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R.R. Yards

ail Yards.

This photograph of the railroad yards at Forest shows the C.C.C.&St.L. R.R. trackage. The photograph was taken atop the Dickelman Mfg. Co. while the photographer was looking west. The Freight House is seen in the upper left background. The building in the immediate right front is a part of the Dickelman Manufacturing Co.

At the upper center of the photograph is the depot and switching tower. One tower watchman may have been a man named __ Fortney (Forney?). Two people can be seen standing on the loading platform in the front of the depot. In July, 1911 O.W. Yahney took days off from the tower due to sickness. D.R. Spoon covered his third shift at the tower in the meantime.

Looking East

The Forest railroad yards at Forest looking east. This is the C.C.C.&St.L. R.R. and later, the Pennsylvania R.R. trackage. The tower sits just west of the NYC and south of the Big Four trackage. Behind the tower is the Ticket Office and behind that the Freight House which is not visible. To the left in the photograph is seen the Dickelman Manfacturing Co.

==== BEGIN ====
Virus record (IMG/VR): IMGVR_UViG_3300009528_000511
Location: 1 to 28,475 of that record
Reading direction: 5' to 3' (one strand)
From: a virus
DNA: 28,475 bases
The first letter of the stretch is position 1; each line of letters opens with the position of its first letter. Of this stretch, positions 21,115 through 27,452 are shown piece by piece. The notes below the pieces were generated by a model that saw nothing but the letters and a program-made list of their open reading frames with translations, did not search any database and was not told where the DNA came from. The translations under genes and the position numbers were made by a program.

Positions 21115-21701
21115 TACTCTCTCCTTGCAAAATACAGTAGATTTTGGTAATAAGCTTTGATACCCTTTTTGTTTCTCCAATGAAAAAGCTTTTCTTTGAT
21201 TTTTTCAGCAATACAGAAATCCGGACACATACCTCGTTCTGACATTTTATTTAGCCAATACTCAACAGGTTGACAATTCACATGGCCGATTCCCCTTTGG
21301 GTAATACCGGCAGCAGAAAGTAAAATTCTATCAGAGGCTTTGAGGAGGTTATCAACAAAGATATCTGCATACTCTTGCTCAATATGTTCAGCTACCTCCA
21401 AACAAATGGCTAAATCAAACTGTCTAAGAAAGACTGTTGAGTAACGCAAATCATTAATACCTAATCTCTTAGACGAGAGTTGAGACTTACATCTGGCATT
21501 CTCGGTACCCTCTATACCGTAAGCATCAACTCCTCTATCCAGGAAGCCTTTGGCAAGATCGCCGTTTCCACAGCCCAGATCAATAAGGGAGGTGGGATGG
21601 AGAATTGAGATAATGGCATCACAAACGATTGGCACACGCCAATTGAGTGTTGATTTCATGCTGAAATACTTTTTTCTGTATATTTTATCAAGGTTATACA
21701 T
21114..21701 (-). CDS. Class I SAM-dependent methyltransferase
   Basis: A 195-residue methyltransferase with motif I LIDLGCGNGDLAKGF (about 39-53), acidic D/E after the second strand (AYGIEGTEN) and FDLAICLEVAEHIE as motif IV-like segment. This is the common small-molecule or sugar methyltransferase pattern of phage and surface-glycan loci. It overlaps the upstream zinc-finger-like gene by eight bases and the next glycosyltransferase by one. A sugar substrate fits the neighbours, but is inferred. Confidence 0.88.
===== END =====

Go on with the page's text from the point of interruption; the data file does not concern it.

Until 1892 this was the site of the Scott House hotel. In 1927, the Ticket Office and part of the Dickelman Manfacturing Co. was destroyed when a wreck occurred burning down the Ticket Office and destroying some of the Dickelman buildings. The Forest Hotel is the building to the right in the photograph.

Railroad Coal Yard

oal Yard.

The sign on the post gives notice of "trespass." The photographer was standing on Dixon street and looking north on Davis when this photograph was taken sometime in the 1920s. The fence in the background surrounds a coal yard.

3-light Semaphore

This type of sign was quite common around railroads during this period. At the time that the Railroad Coal Yard photograph was taken there had been an ice storm in the Forest area. Many of Forest's trees were destroyed during the storm. Later, in 2005 another massive ice storm hit northwestern Ohio destroying many more trees with the maples suffering the most.

In September, 1910 a force of men installed a signal system on the Pennsylvania railroad that would be far superior to anything used by railroads in this section of the country.

Yard sign

An example of a 3-light Semaphore is shown. Semaphores were visual signaling apparatus with mechanically moving arms used by the railroads. Wikipedia defines a semaphore as a system of long-distance communication based on towers with moving arms."